If Perez is out for a while, the Royals will have to rely on backup Brayan Pena. They already have lost the third catcher on the Major League roster, Manny Pina, to knee surgery and he'll be out for the rest of Spring Training.
Perez was replaced on Tuesday by Triple-A catcher Cody Clark, who caught the rest of the game and contributed two hits to the Royals' 16-hit attack.
Perez, who was taken out before he batted, is hitless in 15 at-bats so far in the Cactus League.
On Feb. 27, the Royals signed Perez to a five-year contract that runs through 2016 with club options for each of the following three seasons, 2017-19. The contract guarantees Perez $7 million but could be worth a total of $26.75 million for the full eight years if all the options are exercised and all the incentives written into the deal are achieved.
Perez was called up from the Minors by the Royals on Aug. 10 and made an immediate impression with outstanding defensive skills and a .331 average in 39 games.
Sanchez still working out kinks in control
SURPRISE, Ariz. -- Left-hander Jonathan Sanchez, still feeling his way after missing much of last season with injuries, felt satisfied with his outing on Tuesday against the Reds despite giving up four runs in two-plus innings.
"It doesn't matter what happened. I'm doing my best, throwing my stuff and I'm good," he said. "Everything feels good."
Sanchez, who figures to be one of the Royals' top three starters, threw 55 pitches and 33 were strikes. One strike was driven over the center-field wall by the Reds' Jay Bruce in the first inning.
"I missed my spot and let that fastball down the middle," Sanchez said. "But that happens once in a while. It's not going to happen again."
Sanchez gave up two runs in the first inning, one after first baseman Billy Butler missed his pickoff throw and the error allowed the runner Drew Stubbs to reach third base.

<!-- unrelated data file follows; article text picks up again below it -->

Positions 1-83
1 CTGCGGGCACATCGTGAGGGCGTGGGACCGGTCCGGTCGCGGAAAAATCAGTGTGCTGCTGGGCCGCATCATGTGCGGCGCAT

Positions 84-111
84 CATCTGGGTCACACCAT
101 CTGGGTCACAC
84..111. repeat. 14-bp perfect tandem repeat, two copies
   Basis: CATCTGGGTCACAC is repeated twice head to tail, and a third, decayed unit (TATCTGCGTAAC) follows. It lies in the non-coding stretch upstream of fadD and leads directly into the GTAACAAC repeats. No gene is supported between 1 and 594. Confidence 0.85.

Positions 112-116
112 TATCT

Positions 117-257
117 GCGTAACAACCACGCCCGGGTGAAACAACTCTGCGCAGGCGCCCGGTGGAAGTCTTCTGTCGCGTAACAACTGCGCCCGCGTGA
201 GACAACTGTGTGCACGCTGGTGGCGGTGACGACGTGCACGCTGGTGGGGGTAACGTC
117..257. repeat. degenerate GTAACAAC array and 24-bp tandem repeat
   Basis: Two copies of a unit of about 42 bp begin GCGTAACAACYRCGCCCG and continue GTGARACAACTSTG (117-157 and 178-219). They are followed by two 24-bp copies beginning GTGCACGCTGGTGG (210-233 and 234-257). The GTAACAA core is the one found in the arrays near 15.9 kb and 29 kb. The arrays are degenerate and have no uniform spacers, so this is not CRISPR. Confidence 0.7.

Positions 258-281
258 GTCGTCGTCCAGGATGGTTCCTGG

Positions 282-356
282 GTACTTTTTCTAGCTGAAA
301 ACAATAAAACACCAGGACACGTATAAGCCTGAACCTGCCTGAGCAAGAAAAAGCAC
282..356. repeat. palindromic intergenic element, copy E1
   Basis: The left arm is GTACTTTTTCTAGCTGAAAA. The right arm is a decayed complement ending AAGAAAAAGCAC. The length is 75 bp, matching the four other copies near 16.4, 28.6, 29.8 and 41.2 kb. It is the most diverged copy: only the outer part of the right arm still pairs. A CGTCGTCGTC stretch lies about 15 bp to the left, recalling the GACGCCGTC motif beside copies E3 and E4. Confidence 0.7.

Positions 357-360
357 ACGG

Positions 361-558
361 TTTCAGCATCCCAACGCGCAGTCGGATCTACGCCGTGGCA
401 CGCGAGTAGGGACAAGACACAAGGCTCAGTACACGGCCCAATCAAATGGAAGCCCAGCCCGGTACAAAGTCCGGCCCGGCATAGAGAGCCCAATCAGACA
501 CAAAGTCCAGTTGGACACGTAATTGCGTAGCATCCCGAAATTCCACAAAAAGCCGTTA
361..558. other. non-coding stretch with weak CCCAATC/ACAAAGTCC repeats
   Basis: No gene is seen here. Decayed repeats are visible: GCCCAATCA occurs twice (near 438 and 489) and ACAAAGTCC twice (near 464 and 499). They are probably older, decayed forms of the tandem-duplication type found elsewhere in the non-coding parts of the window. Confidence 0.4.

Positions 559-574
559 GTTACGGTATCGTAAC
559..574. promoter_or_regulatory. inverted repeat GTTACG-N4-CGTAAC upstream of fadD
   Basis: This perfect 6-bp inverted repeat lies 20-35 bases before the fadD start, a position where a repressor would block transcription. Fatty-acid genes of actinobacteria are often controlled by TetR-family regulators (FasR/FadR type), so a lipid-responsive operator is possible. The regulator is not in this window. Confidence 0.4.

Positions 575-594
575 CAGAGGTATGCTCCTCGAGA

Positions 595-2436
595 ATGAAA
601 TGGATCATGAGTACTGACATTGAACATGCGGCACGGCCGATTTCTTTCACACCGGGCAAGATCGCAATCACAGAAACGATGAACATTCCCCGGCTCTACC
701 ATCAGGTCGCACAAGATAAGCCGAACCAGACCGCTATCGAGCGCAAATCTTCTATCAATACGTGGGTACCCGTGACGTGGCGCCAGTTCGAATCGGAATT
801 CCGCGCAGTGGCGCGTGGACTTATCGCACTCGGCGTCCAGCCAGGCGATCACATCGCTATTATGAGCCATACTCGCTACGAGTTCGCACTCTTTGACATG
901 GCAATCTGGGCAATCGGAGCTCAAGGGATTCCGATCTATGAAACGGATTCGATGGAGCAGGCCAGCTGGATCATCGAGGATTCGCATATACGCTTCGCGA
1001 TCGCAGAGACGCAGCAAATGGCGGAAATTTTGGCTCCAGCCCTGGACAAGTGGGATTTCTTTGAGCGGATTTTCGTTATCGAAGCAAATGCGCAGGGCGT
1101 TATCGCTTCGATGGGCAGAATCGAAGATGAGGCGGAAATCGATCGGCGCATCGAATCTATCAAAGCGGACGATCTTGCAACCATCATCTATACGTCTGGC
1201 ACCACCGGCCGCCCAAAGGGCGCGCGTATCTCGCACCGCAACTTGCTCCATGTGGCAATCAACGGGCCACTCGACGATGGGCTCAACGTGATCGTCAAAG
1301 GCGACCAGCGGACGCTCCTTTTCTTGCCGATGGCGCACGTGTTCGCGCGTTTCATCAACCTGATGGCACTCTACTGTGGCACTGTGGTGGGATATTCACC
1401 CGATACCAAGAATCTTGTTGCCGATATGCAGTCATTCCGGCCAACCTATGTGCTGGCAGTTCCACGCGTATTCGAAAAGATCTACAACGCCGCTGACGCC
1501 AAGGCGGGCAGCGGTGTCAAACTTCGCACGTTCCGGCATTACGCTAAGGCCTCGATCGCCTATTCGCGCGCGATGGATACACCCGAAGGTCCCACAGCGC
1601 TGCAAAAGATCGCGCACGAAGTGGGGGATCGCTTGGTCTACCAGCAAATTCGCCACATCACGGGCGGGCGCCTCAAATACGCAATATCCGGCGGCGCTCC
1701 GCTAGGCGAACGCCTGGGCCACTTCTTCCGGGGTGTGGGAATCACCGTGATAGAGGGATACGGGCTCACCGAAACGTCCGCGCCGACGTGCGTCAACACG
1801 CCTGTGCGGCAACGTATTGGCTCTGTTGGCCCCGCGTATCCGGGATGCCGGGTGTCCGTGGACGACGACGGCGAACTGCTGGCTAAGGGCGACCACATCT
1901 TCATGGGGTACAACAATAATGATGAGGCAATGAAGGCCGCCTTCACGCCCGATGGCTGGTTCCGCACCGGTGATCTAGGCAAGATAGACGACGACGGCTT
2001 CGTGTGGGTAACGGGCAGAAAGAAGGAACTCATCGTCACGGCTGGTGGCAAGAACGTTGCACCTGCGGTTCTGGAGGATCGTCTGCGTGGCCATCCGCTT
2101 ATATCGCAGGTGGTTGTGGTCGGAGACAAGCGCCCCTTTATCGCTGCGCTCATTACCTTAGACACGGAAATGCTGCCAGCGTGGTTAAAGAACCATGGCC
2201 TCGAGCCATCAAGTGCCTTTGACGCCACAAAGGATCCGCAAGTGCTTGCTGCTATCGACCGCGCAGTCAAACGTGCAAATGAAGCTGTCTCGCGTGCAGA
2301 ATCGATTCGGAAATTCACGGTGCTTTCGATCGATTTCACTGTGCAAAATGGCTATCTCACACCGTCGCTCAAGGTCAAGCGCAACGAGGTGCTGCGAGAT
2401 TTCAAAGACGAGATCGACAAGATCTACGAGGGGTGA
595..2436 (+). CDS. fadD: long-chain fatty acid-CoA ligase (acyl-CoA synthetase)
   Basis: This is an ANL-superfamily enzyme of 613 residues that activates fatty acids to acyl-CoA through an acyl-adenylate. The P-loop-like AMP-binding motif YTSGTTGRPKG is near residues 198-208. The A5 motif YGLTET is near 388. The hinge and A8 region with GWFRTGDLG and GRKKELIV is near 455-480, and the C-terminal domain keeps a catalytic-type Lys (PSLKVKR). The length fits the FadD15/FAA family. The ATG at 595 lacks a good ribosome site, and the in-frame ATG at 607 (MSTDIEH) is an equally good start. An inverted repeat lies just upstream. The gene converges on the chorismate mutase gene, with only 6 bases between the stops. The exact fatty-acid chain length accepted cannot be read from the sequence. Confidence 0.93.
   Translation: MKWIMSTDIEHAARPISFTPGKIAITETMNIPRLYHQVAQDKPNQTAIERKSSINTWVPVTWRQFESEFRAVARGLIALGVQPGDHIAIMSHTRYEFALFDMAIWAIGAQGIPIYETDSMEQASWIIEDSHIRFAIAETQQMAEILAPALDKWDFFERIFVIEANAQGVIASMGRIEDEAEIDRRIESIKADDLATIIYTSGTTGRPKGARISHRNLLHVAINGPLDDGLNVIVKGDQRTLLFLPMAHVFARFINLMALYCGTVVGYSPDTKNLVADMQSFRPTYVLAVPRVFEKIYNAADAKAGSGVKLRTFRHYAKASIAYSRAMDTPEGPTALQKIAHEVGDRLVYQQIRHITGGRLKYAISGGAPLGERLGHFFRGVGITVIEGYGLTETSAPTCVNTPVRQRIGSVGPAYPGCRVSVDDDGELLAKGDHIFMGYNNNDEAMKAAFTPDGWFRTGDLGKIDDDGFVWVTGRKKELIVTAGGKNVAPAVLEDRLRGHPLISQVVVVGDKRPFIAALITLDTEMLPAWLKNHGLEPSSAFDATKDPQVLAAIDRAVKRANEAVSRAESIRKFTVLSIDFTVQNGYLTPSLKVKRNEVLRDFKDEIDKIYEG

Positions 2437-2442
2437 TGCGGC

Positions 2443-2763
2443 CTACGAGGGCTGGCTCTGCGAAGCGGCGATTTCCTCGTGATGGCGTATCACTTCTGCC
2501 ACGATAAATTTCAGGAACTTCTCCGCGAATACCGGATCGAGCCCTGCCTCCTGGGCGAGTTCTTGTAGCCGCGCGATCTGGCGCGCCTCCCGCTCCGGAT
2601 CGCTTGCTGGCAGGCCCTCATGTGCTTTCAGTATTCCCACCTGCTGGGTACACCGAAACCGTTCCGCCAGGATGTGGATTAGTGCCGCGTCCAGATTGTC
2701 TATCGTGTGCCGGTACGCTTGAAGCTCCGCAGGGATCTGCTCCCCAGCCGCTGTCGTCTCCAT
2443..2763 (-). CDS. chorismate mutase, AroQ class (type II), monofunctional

"Gonna have to get Billy working with Sanchez on the pick-off move over there because his stuff is just as wicked to first as it is to home plate," manager Ned Yost said. "I went out to the mound and Billy said, 'The ball's moving every which way.' I said, 'That's all right, I'll get Esky [shortstop Alcides Escobar] to throw you some knuckleballs and we'll practice it.'"
Sanchez was pulled after the first two batters in the third inning hit singles. He was replaced by fellow lefty Everett Teaford, who gave up two runs by allowing two hits and a walk.
"I definitely didn't want to give up Sanchez's runs, especially to a left-handed hitter [Bruce, who singled] because being a left-hander I've got to get left-handers out," Teaford said. "But I settled down and threw a couple of scoreless."
Jeremy Jeffress also zipped two scoreless innings in the Royals' 7-5 win, retiring all six batters. That gives the hard-throwing but sometimes erratic right-hander four scoreless innings with just one walk. What's he happiest about?
"The amount of strikes I've thrown because last year was pretty tough with the walks and the pitches but I was really impressed by the amount of strikes I threw today," Jeffress said.
Dick Kaegel is a reporter for MLB.com. This story was not subject to the approval of Major League Baseball or its clubs.